24th August 2011
The list includes L'Oréal heiress Liliane Bettencourt, and follows a similar call from billionaire Warren Buffett a week ago. He was in the news as criticising the fact that his tax rate was lower than many of those who worked for him.
Along with these big names, Christophe de Margerie, head of oil major Total and a member of the wealthy Taittinger family, and Maurice Lévy, head of Publicis, the marketing services group, are among 16 executives and wealthy French investors to have signed a petition.
"We are aware that we have benefited fully from a French model and European environment to which we are attached and that we want to help to preserve," the signatories said in the weekly news magazine Nouvel Observateur.
"At a time when the public deficit and the prospect of an aggravation of public debt threaten the future of France and Europe … it seems necessary that we contribute."
But a week after Buffett first cried "tax me" what is the reaction to this and will it work? There have been opinions flying around the web on this subject…
According to the Washington Post, taxing the rich can be fairly done – and would raise revenue.
A Wall Street Journal Blog comments: "In France, they may well get their wish. Unlike the U.S., where Warren Buffett's Tax Pledge calling for higher taxes on millionaires and billionaires was met with stiff opposition from Republicans, France is leaning toward raising its already high taxes on the wealthy."
This is despite another blog commenting that online readers of the Wall Street Journal agree with Buffetts' plan to tax the rich. "Warren Buffett's self-flagellating op-ed in the New York Times, in which he called for higher taxes on billionaires like him, has become a huge hit on the web. Buffett is now trending on Twitter and the piece has been passed around Facebook like crazy."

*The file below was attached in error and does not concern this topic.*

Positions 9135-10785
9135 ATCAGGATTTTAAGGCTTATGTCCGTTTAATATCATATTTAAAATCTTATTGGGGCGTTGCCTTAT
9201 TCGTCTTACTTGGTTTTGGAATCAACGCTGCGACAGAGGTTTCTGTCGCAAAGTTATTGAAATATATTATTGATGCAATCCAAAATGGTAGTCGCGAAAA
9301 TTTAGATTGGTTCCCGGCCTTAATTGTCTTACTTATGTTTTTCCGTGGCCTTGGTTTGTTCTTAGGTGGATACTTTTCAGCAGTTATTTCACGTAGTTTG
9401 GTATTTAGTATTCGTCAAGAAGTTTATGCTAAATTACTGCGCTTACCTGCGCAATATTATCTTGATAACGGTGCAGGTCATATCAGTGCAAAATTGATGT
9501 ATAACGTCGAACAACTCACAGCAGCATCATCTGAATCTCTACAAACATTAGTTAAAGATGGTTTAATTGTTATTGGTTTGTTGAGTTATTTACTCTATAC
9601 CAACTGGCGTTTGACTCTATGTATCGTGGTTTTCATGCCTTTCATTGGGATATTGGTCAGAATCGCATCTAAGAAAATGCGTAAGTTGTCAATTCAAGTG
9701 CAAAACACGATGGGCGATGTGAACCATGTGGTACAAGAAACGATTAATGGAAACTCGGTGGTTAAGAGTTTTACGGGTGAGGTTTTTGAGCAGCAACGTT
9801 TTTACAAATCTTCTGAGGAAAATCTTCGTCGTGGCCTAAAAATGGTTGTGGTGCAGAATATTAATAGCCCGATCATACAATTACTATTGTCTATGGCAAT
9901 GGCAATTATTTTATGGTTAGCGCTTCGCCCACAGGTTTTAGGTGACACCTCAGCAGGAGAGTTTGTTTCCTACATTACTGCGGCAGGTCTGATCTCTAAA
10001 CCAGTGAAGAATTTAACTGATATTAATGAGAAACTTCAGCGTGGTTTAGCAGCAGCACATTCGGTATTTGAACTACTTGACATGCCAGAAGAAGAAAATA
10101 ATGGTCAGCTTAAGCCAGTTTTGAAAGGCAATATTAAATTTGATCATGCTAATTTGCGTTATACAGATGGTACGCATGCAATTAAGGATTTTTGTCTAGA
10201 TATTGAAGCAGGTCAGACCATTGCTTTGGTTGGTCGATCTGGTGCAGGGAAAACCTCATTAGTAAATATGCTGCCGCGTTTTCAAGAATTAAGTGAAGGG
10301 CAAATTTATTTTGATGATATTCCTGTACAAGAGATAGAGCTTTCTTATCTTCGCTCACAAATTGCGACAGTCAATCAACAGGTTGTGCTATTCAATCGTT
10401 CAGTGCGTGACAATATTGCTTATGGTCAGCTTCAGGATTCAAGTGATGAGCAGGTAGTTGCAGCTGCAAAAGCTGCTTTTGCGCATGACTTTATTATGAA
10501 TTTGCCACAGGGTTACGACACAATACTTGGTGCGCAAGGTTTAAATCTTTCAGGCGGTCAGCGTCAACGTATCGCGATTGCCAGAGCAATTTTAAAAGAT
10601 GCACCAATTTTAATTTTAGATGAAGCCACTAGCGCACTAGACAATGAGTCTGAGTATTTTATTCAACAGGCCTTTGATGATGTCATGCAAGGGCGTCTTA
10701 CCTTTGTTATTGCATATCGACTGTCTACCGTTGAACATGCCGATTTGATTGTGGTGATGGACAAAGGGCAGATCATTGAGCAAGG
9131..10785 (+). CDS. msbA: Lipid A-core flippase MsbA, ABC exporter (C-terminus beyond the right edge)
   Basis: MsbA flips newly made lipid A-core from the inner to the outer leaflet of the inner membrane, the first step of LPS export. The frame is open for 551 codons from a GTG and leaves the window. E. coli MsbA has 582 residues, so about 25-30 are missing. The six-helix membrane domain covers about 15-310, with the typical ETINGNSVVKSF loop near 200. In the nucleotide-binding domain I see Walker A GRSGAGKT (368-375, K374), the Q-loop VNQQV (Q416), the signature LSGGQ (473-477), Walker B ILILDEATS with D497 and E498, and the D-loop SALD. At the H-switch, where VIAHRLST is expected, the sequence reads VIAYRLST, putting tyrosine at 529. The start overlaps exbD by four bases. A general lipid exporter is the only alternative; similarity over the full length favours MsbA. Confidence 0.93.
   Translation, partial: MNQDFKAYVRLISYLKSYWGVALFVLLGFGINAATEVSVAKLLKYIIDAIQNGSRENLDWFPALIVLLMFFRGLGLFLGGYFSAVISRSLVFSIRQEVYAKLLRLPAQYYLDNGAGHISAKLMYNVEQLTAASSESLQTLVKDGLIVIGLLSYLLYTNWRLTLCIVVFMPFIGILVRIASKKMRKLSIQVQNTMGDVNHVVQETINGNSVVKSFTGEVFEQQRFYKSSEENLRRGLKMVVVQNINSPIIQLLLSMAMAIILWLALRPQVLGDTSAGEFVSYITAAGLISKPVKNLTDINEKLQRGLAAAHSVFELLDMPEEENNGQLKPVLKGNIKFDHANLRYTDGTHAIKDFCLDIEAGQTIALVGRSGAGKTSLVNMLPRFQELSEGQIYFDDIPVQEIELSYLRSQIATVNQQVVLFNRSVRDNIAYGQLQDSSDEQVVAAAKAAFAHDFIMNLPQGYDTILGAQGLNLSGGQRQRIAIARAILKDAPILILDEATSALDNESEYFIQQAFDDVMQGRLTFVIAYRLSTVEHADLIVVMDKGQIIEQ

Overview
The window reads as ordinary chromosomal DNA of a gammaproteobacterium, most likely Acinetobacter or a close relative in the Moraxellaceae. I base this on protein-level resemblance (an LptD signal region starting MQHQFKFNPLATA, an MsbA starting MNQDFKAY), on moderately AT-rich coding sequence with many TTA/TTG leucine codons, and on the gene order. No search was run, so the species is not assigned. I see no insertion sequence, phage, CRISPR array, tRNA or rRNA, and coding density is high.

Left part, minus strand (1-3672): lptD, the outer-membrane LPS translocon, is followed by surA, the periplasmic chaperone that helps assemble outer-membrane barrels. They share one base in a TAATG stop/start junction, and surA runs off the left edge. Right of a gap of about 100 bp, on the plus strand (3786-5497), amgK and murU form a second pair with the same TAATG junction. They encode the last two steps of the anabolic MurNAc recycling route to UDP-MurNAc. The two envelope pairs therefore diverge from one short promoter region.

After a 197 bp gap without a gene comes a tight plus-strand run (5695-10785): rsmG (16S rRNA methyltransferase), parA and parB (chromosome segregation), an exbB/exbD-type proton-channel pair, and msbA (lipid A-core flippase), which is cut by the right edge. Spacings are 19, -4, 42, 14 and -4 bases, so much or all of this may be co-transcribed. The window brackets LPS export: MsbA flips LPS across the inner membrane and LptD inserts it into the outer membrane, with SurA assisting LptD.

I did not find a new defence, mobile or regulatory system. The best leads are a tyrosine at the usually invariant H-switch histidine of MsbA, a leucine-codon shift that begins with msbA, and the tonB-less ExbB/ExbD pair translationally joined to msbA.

eccentricdlite wrote on the blog: Warren Buffett is absolutely right. The poorest 1/2 of the country only owns 2.5 % of the country's assets so we can't get much revenue from them. To make a dent in the deficit wealthier citizens need to contribute more revenue on a percentage basis. Of course, this needs to be done while ensuring government waste is reduced."
But aren't the world's wealthy ruled by their billions – so why would they call for increased tax?
Mindful Money resident psychologist Kim Stephenson comments on why Buffett is a genius – money is his servant, not his master.
He says: "He's got billions. He could buy pretty much anything he wanted, never mind planes and yachts, he could buy countries, probably planets.
"He still lives in the modest house he's lived in for years and drives a modest car.
"His children are comfortable, but they know they aren't going to be left billions of dollars when he dies and they are perfectly happy with that and well adjusted.
"He works because he likes what he does, he's good at it, and it gives him satisfaction. If he didn't like it any more, he wouldn't do it.
"His money is his servant."
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